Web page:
Sunday, March 25, 2012

Scientia Potestas Est

[This relates to my previous "Apocalypse Under Ground" posts, so take a look.]

Wizardry is a curse on all mankind.

This is what the common folk say, and sages acknowledge the rise of arcane knowledge went hand in hand with the emergence of the underground--perhaps more than once in history. Wizards are aware of how they are viewed (and feared) and are unconcerned. When you’ve held the words that encapsulate the true forms of reality in your mind--when you’ve experienced true gnosis--you’re above petty concerns.

Practitioners of the arcane art have always existed. Mostly they’re solitary, exploring their art removed from the intrusion of the mundane world. The opening of the underground changed that. It's entrances glowed like an arcane beacon. Those who might have lived their whole lives without ever knowing they had the talent were transformed by what they encountered, reborn into a new world--if they survived their first delve.

The old wizards came out of seclusion to tutor these fledging sorcerers--and to use them them to grow their own power with secrets wrested from below. In time, the adventuring wizards came to surpass their masters, sometimes frighteningly so. These new grandmasters took apprentices of their own, for much the same reasons--though as wizards grow older and more steeped in the arcane, their thoughts and desires sometimes grow more alien, and their whims more capricious.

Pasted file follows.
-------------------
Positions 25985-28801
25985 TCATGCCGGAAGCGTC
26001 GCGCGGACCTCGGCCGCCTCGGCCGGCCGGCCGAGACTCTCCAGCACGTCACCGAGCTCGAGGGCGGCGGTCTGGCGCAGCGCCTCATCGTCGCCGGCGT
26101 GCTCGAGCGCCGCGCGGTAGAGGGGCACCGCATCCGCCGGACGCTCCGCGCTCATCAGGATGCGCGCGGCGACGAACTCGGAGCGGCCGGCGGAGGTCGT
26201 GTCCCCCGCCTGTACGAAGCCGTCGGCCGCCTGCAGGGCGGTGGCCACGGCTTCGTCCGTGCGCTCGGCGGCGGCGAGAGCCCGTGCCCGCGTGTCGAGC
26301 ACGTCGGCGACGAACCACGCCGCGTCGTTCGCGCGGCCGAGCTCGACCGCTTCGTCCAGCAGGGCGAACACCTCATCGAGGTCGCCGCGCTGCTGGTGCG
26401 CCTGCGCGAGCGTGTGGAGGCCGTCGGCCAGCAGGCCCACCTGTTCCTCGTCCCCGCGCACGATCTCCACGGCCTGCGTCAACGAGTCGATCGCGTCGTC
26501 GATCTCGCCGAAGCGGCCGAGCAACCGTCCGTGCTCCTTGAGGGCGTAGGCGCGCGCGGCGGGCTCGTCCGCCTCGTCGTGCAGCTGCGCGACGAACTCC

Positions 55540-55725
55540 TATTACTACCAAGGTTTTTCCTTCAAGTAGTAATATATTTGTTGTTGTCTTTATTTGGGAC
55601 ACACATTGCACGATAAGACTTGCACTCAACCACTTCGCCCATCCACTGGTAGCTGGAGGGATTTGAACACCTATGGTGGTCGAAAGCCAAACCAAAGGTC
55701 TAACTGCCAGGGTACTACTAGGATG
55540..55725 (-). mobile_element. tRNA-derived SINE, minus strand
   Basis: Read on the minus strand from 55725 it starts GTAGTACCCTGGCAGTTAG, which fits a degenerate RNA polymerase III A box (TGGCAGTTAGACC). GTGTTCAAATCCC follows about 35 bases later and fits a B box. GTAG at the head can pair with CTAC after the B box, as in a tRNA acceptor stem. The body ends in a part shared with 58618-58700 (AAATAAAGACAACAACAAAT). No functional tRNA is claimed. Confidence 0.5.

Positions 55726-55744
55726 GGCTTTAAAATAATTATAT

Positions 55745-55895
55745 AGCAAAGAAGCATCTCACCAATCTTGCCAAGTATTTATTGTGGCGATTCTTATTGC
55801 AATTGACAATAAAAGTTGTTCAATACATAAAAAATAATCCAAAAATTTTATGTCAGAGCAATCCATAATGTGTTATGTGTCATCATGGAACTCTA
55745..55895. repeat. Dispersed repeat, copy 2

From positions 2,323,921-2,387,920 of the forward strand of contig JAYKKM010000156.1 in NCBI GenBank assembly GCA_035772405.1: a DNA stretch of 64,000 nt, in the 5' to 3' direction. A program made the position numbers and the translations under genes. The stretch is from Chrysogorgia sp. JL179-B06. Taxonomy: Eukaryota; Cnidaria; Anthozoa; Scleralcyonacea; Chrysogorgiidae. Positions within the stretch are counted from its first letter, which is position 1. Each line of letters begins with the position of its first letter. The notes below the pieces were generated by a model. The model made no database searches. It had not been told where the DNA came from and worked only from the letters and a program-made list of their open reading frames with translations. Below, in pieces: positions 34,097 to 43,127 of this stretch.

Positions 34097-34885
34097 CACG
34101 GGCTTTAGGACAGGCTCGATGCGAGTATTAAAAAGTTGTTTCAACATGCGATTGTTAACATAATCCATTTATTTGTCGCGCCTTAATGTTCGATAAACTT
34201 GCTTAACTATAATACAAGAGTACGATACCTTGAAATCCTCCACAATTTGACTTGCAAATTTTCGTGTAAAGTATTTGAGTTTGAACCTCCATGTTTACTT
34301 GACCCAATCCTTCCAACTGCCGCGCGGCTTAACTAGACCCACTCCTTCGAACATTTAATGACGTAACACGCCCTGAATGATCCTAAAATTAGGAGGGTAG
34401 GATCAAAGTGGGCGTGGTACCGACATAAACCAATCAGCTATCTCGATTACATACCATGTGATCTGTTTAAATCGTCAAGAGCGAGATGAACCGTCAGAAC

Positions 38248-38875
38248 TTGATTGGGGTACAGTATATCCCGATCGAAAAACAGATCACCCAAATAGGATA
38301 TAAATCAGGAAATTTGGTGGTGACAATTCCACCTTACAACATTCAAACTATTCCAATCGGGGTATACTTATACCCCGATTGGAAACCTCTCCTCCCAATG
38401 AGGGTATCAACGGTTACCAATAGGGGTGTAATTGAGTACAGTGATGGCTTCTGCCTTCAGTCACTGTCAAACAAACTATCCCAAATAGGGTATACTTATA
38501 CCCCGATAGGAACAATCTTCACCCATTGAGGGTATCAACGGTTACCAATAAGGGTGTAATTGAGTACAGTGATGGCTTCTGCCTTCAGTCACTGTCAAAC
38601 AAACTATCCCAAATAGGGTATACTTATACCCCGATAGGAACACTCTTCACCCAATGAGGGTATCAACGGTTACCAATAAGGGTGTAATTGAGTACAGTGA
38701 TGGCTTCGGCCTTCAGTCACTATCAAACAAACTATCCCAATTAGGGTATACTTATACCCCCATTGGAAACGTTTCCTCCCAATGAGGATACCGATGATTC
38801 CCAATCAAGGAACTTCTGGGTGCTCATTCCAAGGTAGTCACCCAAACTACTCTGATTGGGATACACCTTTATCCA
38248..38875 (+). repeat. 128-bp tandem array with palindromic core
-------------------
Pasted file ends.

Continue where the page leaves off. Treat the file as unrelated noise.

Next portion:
One question above all concerns the grandmasters, though they seldom speak of it, even in their rare conclaves of peers: Does the arcane have a life of it’s own? Does the symbolary that is Man’s closest approximation of the true description of the universe have its own agenda? If so, does it favor Man--or the Monsters?


John Arendt said...

Something struck me that makes this set up absolutely awesome - you could use this to run a totally historical campaign that is forced to deal with the widespread reintroduction of monsters and magic.

I have a soft spot for using the real world, and this solves all sorts of problems around explaining deviations from regular history. You just everything as is... up until the reintroduction of monsters.

Trey said...

Very true! It could be dropped into history at any point--or it could follow some sort of crisis (like maybe at the outbreak of the Black Plague).

richard said...

I love it. At least half of all the thoughts I have about fantasy are to do with gates between worlds or irruptions of the fantastical into worlds where it doesn't belong, so this whole series is just my kind of thing.

Did you see this? BLDGBLOG reporting on the development of undergrounds in cities that previously lacked them...

Trey said...

Interesting! Thanks for the link.

Unknown said...

I've gotta agree with Beedo. I've had notions of a historical setting in which a D&D magical underground suddenly emerges for some time. These magical apocalypse posts distill my somewhat incoherent thoughts nicely.